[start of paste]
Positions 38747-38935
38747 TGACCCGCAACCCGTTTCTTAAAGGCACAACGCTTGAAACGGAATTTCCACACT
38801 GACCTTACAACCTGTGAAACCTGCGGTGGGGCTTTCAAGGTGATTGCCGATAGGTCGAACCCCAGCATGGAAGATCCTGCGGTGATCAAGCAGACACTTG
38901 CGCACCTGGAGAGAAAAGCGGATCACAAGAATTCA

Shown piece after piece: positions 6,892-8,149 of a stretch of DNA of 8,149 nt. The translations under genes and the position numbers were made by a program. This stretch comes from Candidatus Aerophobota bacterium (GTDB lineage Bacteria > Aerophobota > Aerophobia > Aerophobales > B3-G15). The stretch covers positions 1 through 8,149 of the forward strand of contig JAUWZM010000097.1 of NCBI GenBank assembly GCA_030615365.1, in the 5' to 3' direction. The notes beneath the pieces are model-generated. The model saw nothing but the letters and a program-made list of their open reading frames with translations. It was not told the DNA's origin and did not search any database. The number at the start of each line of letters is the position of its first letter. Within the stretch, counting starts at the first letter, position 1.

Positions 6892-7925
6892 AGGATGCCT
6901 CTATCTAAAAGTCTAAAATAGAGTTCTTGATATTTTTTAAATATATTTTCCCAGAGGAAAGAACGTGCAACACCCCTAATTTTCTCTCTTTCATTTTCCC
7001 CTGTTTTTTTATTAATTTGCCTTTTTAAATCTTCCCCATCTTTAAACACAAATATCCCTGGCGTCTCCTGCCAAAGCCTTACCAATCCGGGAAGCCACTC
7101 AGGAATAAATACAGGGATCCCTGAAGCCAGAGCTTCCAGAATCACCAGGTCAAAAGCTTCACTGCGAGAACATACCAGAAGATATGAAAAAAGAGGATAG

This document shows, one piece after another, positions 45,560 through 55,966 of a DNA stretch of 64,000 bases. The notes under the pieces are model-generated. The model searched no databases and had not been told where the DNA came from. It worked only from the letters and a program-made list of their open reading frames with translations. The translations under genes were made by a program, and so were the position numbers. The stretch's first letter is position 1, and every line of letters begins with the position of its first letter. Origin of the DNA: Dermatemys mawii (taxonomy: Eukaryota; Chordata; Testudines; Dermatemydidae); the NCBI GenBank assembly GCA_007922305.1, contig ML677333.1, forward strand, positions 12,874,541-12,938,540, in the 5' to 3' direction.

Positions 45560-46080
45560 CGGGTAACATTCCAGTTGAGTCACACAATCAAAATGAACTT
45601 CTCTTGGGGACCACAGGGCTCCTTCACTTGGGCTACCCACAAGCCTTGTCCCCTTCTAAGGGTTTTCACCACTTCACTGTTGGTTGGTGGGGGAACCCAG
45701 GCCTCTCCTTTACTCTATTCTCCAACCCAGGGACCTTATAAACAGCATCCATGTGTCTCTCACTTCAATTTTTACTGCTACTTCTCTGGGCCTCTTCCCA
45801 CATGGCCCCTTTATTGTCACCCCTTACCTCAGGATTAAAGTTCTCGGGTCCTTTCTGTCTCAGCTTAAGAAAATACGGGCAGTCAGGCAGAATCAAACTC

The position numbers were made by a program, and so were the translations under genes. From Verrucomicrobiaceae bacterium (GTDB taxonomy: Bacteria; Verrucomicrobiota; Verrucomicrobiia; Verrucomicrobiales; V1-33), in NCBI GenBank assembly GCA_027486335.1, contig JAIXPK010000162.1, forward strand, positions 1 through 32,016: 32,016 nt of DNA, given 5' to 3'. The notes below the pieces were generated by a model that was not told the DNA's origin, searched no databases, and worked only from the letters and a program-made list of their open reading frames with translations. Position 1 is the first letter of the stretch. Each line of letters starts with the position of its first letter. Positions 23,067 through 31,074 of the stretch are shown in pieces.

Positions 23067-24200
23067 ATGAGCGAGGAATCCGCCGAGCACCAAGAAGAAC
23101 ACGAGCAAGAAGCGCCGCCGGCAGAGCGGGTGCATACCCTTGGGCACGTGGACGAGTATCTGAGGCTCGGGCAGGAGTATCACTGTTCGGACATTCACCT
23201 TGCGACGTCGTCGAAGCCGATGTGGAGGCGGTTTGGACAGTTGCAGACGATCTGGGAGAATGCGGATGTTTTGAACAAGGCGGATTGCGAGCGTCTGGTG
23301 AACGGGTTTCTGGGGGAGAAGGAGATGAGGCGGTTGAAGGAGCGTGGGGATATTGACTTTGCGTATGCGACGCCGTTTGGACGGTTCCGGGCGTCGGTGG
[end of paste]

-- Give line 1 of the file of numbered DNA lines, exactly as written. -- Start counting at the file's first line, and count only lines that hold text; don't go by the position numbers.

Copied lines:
Positions 38747-38935